To set this up, business units appoint “pursers” to manage their checkbook. Pursers are trained, and clients are informed of the process for gaining approval of their requests.
There are also some minor accounting changes. The IT budget is held in a “checkbook” account (rather than distributed among IT managers). As work is delivered, an invoicing process moves money into IT managers’ revenue accounts to offset their expenses. Rates (with or without actual chargebacks) are extracted directly from the budget to ensure consistency and avoid redundant cost analysis.
Thus, clients (specifically, their pursers) manage a budget that dwindles to zero by year end. IT managers, on the other hand, are measured by their revenues versus expenses—not the traditional “actual versus planned expenses,” which are a function of what clients choose to buy from them.
Contracting and Project Tracking
To ensure delivery on every commitment, IT documents all its “contracts” (both service-level agreements and project charters). And systems are implemented to track contracts and progress made on their delivery.
Life-Cycle Cost Estimation
Both in the budget process and throughout the year, executives need to understand the ROI of IT investments to make well informed decisions.
Calculating ROI begins with an understanding of true life-cycle costs, a key element of all IT proposals. This requires methods to identify the elements of life-cycle costs, and tools to improve the quality of estimates.
Understanding ROI also requires an estimate of the benefits of proposed investments. IT staff are trained to help clients document expected benefits, including quantification of the so-called “intangible” strategic benefits. In fact, strategic value is not intangible; it just requires different methods to quantify it. (For more on this, see The Information Edge by Mary Boone and myself.)
The entire organization, and IT staff in particular, must learn to view the IT department as a business within a business, and recognize that clients have the right to decide what they’ll buy from the IT organization.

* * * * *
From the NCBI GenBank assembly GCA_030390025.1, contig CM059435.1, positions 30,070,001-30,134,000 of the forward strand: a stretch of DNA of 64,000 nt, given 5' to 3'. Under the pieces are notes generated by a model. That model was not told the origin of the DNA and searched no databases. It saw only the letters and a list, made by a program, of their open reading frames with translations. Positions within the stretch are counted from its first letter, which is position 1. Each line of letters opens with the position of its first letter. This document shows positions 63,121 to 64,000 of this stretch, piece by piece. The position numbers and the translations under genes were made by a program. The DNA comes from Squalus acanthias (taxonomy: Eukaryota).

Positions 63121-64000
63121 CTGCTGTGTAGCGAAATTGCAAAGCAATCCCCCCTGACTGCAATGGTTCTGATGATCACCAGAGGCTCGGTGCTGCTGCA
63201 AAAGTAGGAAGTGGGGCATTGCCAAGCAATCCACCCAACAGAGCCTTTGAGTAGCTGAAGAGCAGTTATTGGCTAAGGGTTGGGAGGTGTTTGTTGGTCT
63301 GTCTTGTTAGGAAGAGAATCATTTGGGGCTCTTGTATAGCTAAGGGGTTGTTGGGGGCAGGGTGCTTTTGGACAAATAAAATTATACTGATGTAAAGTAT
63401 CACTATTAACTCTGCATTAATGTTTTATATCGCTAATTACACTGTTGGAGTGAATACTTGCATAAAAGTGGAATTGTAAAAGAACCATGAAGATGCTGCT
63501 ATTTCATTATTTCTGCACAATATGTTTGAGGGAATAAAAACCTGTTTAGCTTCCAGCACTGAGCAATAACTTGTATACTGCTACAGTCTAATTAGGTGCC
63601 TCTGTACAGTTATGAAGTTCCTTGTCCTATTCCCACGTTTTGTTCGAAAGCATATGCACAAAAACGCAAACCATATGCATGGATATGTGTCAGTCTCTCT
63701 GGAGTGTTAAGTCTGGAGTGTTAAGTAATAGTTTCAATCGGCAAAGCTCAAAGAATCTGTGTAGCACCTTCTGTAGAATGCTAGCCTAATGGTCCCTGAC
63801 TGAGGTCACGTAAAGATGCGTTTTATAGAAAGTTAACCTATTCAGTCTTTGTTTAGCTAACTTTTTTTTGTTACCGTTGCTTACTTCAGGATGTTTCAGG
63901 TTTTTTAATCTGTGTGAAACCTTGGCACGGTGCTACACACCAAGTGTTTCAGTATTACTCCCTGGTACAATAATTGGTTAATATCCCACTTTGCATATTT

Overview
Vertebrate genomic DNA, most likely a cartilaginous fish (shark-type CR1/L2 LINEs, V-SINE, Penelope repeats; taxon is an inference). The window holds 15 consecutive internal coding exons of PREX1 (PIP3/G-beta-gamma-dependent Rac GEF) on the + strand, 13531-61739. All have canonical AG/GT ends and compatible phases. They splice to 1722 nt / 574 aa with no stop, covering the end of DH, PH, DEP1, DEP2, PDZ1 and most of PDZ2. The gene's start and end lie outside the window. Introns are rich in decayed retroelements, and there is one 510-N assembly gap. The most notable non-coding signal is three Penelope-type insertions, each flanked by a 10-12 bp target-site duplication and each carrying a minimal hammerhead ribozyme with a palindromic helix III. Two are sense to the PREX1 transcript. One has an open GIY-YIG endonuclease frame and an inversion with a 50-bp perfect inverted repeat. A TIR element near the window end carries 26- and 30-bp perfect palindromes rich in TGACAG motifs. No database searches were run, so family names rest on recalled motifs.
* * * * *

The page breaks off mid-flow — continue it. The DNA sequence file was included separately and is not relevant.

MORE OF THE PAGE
Without a culture of customer focus and entrepreneurship, portfolio management may quickly deteriorate into just more bureaucracy. Or these processes may be circumvented by IT staff who are eager to please and make promises to clients without funding from the client purser.
Portfolio management has proven to be a very effective way to manage clients’ expectations. In fact, portfolio management does more. It adjusts the IT budget based on investment opportunities. It dynamically aligns IT with business strategies. And it empowers IT staff to set prices that are sustainable. The key to effective portfolio management is this: Design a comprehensive set of resource-management processes based on market economics and the business-within-a-business paradigm.
Dean Meyer helps IT leadership teams design high-performance organizations. Author of six books, numerous monographs, columns and articles, he brings innovative systematic approaches to what others consider the “soft” side of leadership. Contact him at firstname.lastname@example.org or visit his website for information that can help you implement these ideas, or with suggestions for other buzzwords to analyze in future columns.